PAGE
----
It was inevitable.
I knew I could only avoid it for so long before that dreaded Mommy rite of passage found me. And it found me when I was trying to get CeCe out of her carseat.
I bonked the baby's head.
I'm not saying I caused a concussion, but in that brief moment between the "bonk" and the "WAAAAA" I suddenly understood all those super protective moms I saw researching the practicality of buying a toddler-sized plastic bubble.
CeCe recovered quickly and probably forgot it even happened by the time we reached the front door. But that event replayed in my mind for days. How could I be so careless? What a terrible mother I was for misjudging the distance between the roof of the car and her head. But as I shared my tale of woe I learned that amazingly, I was not the first person to accidentally bonk their baby on the head.
That cautionary tale about a baby flipping off the changing table has happened to many. It's not just an urban legend used by changing table manufacturers to sell us the newest model with a rock climbing harness to keep your baby safe from a fall.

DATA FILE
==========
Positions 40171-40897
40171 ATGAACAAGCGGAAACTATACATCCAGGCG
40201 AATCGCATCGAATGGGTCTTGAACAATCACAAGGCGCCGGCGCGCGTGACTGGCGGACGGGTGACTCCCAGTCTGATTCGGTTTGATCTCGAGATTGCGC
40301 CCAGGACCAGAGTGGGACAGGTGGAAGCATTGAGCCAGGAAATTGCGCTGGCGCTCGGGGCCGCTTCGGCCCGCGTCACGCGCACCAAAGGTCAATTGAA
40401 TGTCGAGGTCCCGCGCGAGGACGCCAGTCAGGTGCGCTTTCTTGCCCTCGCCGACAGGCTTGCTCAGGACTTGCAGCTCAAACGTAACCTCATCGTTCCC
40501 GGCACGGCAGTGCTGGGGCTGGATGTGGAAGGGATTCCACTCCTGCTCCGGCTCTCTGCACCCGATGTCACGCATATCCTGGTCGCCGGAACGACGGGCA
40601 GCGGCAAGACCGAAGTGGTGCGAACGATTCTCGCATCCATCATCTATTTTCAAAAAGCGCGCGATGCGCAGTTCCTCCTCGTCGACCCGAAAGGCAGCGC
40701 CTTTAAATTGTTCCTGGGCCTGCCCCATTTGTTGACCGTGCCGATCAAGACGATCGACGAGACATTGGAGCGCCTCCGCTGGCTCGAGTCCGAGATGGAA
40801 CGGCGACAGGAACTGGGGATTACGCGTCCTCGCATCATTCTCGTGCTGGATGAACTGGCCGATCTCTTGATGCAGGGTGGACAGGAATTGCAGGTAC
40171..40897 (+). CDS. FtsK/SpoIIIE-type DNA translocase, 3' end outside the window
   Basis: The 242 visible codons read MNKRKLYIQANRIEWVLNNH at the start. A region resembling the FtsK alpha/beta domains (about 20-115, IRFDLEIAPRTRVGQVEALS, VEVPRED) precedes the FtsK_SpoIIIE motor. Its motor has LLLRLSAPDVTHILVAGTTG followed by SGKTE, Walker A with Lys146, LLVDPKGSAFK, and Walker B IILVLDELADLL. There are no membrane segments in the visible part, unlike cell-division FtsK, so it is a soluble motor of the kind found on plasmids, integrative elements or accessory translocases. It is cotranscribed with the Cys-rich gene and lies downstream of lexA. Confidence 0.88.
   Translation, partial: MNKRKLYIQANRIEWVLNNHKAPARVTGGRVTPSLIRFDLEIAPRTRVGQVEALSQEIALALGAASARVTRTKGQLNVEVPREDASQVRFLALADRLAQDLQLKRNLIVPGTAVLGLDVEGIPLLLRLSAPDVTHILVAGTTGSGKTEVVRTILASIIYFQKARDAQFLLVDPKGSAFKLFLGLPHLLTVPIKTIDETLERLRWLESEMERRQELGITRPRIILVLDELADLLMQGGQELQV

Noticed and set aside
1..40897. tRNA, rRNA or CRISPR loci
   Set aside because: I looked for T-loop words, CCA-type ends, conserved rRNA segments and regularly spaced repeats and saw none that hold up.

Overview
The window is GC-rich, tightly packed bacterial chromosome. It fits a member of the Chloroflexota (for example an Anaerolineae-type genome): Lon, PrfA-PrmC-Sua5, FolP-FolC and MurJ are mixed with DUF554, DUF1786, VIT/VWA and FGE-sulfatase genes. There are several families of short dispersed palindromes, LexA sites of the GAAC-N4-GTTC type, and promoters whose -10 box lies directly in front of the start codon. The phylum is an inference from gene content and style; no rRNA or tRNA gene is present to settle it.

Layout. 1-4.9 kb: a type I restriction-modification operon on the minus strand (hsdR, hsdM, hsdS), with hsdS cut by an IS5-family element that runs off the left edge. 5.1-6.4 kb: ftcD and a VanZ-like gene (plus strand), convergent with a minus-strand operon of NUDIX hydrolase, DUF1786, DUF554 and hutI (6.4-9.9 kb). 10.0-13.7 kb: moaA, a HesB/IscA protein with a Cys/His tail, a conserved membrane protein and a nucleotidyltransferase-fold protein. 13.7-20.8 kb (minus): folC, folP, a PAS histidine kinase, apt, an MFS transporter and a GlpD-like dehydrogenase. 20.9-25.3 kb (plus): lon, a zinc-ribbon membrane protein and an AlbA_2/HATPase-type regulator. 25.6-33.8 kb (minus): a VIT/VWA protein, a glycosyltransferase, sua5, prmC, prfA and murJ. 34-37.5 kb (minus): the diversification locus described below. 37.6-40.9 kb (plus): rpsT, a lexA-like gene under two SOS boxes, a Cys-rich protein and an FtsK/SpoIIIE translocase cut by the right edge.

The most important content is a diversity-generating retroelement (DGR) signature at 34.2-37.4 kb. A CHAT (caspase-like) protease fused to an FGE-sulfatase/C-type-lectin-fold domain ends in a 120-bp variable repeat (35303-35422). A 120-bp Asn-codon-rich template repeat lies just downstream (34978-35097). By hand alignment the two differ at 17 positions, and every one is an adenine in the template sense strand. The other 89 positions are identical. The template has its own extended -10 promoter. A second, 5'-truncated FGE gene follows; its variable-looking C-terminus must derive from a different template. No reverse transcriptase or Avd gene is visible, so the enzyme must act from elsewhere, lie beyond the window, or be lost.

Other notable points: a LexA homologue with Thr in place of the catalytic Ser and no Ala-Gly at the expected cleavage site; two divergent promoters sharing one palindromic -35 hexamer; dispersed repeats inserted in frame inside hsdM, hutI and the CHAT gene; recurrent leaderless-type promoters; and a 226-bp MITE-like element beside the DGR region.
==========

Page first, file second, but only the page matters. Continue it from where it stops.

Our pediatrician told us the quickest way to get your baby to roll over is to put him on the edge of the bed and look away. He was joking. I think. I hope.
The point is, your child is going to get hurt at some point. And whether you blame yourself, the changing table manufacturer or another child at daycare, it won't be easy to witness.
Mentally preparing yourself to handle your child's pain is in itself a painful task. There are the vaccinations that make you want to tackle the nurse. The teeth that are going to cause endless crying as they cut through your baby's gums. The falls that are going to occur once the goal is set on walking.
Not to mention way down the line, broken bones and (God help us all) broken hearts.
After considering the implications of this first bump, I realized that my daughter constantly has scratches on her face. I think she is really an X-Men baby and her mutant power is the ability to regrow razor sharp fingernails overnight. But I'm learning to accept that those little red lines and the occasional bump on the noggin are just a part of life. She seems to handle the pain just fine. Now mommy just has to follow suit.